Companies like Motorola and Samsung start mass production weeks before their events, so they can start selling few hours after the presentations. Sony announces a flagship, keeps working on the prototypes for months, then in may they start production. Very annoying.. I heard they are still finishing cam, just like last year. XZ2 Premium was supposed to be at MWC.

14. Nevita

Posts: 44; Member since: Sep 01, 2018

It was introduced yesterday in Taiwan, with a lot of demos of their Hybrid Image Stabilization, the new HDR algorithm, Low Light performance against competitors, their cinematic recording and the uses of the xperia 1 in profesional workflows. It looks really really good, but i guess their goal market isnt mainstream consumers anymore, i wouldn't expect a price less than $1000

6. groovc

Posts: 1; Member since: Apr 26, 2019

I would just like to see Sony release a product that takes FULL advantage of all of the best of Sony technology. The "phone" part of Sony has always been fine with light skinning, relatively fast updates, and nice build quality. If they could differentiate and add Sony's true imaging expertise to a product then I'd be back on board.

12. User123456789

Posts: 997; Member since: Feb 22, 2019

The devices already use stuff from other divisions. XReality, Triluminos, DSHEE, Hybrid AF etc .....

15. Nevita

Posts: 44; Member since: Sep 01, 2018

Those are I.P. technology, doesn't belong to an specific division

7. shortkey

Posts: 53; Member since: May 19, 2017

Maybe they should make some affordable smartphones. Maybe they should dip their toe in small smartphones - I mean, nobody makes any these days, this could be a gold mine for all we know. If Sony made a tiny 4-inch smartphone, I'd be all over that.

8. KParks23

Posts: 725; Member since: Oct 13, 2010

I've been reading these Sony Mobile is doomed articles for like 8 years now!

10. kiko007

Posts: 7497; Member since: Feb 17, 2016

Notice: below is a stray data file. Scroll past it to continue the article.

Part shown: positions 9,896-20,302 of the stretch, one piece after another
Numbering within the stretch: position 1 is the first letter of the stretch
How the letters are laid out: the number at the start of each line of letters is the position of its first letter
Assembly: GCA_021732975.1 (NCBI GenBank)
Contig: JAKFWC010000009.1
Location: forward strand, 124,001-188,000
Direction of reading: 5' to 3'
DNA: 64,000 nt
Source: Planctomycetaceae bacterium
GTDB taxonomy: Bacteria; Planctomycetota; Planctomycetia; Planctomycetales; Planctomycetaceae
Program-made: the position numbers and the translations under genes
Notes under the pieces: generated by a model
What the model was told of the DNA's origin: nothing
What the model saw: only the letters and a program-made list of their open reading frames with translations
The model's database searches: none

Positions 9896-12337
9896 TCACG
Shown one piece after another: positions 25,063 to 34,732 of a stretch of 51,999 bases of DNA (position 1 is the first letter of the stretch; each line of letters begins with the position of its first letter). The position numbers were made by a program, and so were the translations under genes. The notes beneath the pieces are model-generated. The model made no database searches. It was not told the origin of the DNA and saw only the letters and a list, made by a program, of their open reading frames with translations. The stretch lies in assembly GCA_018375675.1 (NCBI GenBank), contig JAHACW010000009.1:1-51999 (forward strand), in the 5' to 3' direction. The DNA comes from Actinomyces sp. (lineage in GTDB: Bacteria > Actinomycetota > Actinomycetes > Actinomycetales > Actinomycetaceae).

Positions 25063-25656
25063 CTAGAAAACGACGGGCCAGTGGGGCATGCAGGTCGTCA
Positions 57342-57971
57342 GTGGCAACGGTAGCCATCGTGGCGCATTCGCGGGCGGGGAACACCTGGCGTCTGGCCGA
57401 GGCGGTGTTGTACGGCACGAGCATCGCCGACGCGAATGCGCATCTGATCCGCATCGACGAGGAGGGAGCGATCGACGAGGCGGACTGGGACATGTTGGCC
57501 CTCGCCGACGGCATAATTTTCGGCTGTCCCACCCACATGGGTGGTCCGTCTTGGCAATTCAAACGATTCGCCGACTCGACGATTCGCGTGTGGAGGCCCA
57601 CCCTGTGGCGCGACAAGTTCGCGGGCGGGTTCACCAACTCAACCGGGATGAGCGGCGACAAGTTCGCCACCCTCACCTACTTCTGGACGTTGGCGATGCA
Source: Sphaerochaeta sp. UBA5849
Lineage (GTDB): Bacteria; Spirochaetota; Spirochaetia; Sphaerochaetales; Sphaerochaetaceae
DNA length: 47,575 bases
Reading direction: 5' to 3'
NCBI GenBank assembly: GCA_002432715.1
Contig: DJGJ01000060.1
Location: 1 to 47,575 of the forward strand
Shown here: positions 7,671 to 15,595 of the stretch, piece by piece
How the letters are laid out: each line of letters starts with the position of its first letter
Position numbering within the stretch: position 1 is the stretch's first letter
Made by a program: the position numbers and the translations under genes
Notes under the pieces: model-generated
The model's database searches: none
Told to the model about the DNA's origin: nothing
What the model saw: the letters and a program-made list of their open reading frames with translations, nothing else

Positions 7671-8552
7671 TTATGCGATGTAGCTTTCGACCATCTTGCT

I like the Xperia 1 as a concept (21:9 OLED) and I hope they actually try marketing their flagship for once.

13. User123456789

Posts: 997; Member since: Feb 22, 2019

They do, but well done just in Japan and Taiwan.

16. Nevita

Posts: 44; Member since: Sep 01, 2018

I don't think this will happen, mainly because picture division is doing well and Sony pictures is working with Netflix providing the profesional solutions and the distribution of tv series like The Crown. And because the mobile division doesn't exist anymore, now is part of the electronic division.

17. Ironmanajm

Posts: 2; Member since: Apr 27, 2019

Bla bla bla........So much talk about Sony's days in the mobile phone industry being numbered over the years and here they still are. And at this very time, Samsung just suffered a huge set back with its Galaxy Fold being a huge failure which is hurting them badly. So for the haters, what comes around, goes around. U can't get the Japanese down, they survived a nuclear holocaust in WWII remember. Go figure????????

19. Ichimoku

Posts: 173; Member since: Nov 18, 2018

First HTC and then SONY (or LG), the old guy android manufacturer will only be Samsung.

20. Plutonium239

Posts: 1230; Member since: Mar 17, 2015

If I could get one subsidized through AT&T, I would get one. But they aren't sold by AT&T. I don't know if it's AT&T or Sony's fault or both.

21. Ironmanajm

Posts: 2; Member since: Apr 27, 2019

The failing Samsung fold caused a huge stain on the Samsung brand. This will be the turning point for them in the wrong way. Everyone who tried to bash Sony has faild over the years. Look at them still going strong for almost 50years.

22. frequency

Posts: 108; Member since: Aug 13, 2013

i recommend XiaoMi or OPPO buys Sony phone manufacture line.

23. michaelny2001

Posts: 334; Member since: Aug 01, 2012

IMHO, Sony is done. TVs ar enot too good, Samsung Amoled killed their LCD, phones are expensive and underpowered, etc. Sonyt was the king in the 2000's with their Bravia models, but competition took over and they didn't keep innovating.